Professor, Architectural and Engineering Technology
Hometown: Idaho Falls, ID
Fun fact: 2011 NAWIC Constructive Woman of the Year
How many Volkswagens does it take to move to Alaska?
There’s no punch line, but UAA alumna Ellen McKay may actually hold the record with three separate trips up the Alaska Highway in three separate Volkswagens, two Beetles and a Bus.
The first trip was in the winter of 1968–69 after her dad landed a job with Chugach Electric Association. A freshman in college between semesters and the oldest of four children, Ellen accompanied him on the road trip north in their 1966 black Volkswagen Beetle. Shortly after getting her dad settled, she return to Linfield College in Oregon as the spring semester resumed.
After spring semester of her freshman year, she headed home from Oregon to Idaho Falls, Idaho, helped pack up her mom and three siblings into the family’s 1965 red Volkswagen Bus and headed north for a second time. Then it was back to Linfield for the fall semester of her sophomore year. Taking a brief hiatus from school to get married in the spring of 1970, that summer she and her husband made the final trip north in their 1961 green Volkswagen Beetle.
Once in Anchorage, she resumed her schooling at the then Anchorage Community College (ACC), earning her undergraduate degree in anthropology with an emphasis in archeology as ACC became UAA. After graduation in August 1977, and working for a while as an archeologist for the state, she realized that most job prospects in archeology were probably going to be seasonal and that she needed a skill to market for full-time work in the meantime. By February of 1978 she had earned her certificate in civil drafting from the department in which she is now senior faculty—Architectural and Engineering Technology.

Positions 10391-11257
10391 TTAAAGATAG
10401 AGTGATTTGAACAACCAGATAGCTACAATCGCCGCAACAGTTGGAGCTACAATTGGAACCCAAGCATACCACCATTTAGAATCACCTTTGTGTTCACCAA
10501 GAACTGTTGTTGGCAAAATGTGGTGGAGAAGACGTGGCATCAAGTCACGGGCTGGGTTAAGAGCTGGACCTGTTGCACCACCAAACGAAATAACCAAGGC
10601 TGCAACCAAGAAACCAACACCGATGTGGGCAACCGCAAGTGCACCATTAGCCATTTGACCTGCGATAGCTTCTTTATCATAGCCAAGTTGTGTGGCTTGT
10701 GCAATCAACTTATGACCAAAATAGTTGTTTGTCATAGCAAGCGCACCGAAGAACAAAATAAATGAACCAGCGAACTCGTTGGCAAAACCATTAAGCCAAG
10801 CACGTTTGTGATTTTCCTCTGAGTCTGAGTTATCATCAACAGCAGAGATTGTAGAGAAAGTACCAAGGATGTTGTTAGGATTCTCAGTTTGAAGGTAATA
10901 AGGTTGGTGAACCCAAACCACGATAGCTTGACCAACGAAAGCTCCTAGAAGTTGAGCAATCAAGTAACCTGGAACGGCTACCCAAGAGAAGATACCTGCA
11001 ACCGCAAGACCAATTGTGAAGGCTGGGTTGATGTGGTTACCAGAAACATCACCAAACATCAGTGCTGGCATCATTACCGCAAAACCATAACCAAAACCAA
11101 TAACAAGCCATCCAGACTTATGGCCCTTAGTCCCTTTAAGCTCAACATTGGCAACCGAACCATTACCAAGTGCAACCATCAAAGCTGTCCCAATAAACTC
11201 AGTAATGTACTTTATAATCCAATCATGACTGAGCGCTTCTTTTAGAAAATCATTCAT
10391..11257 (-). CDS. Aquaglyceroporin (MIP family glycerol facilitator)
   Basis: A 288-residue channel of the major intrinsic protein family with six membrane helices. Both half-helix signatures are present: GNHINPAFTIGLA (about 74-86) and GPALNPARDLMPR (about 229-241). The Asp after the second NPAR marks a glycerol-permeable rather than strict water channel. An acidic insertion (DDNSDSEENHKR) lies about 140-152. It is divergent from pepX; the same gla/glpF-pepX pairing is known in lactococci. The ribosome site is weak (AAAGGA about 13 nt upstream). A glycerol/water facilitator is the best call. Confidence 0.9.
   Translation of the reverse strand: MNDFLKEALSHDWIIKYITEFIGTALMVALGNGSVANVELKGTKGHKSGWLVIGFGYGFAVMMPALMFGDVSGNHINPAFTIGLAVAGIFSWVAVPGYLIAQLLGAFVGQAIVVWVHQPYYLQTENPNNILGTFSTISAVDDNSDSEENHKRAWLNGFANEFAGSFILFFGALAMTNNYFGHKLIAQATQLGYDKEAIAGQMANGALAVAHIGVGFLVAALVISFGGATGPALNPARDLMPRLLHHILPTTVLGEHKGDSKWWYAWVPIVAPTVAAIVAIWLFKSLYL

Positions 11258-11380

“After I received my certificate, I went to work the very next day for a surveyor,” she says. “Then, in 1980, this department called and said, ‘You know, you were such a great student; we think you’d make a really good instructor.'”
She started as an adjunct the same year she had her son, Scott, and taught two nights a week at UAA and drafted from home for the surveyor.
“Then the woman whose job I have now, retired, and she encouraged me to apply. I had to think about that for a while, about whether I wanted to stop “doing” and start teaching, but realizing that I’d be more aligned with my son’s school schedule helped make my decision. So in 1984 I was teaching full-time for UAA.”
Ellen was recognized for her 30-plus-year career in 2011 with the Constructive Woman of the Year Award, given each year by the Alaska Chapter of the National Association of Women in Construction (NAWIC) to women who have demonstrated outstanding capabilities as construction professionals.
Among her career highlights are helping to write the curriculum for UAA’s construction management degrees, hiring and mentoring other faculty members in her department and staying involved at the community level on the Anchorage Platting Board and the Zoning Board of Examiners and Appeals, which has included involvement with decisions regarding the current overhaul of the Title 21 municipality land-use code.
“The service component of my contract is one of the benefits of being a part of the UAA community,” she says. “For the past 15 years I’ve served on land use boards or commissions for the municipality, and that has been very satisfying.”
And she encourages her students to get involved as well. “To see development happening in your own community is very exciting. Local law has the most impact on you day to day, and it’s the law that you have the most control over and the most input into. So I try to get that message into my classes as well, particularly the civil classes.”
Reflecting on her three decades of living in Alaska, it’s important to note, too, that the Volkswagens have given way to BMW motorcycles. Encouraged by her co-workers and learning to ride in UAA’s west parking lot, she got her license in 1992. Then, in 1995, when her son was 14, she taught him to ride, and between the two of them they now have six bikes, parked like puzzle pieces in her single car garage (complete with the single car).
She’s “Kul Mom” on the online motorcycle network Adventure Rider, earning the handle on numerous occasions from bystanders while riding with her son (not to mention gifting a bike to him for his high school graduation). They road trip together and she even rebuilt her 1976 BMW engine from the crankshaft out. (Yeah, pretty cool.)
Her other hobbies? You know—quilting, baking, knitting—all those other things moms have been known to do.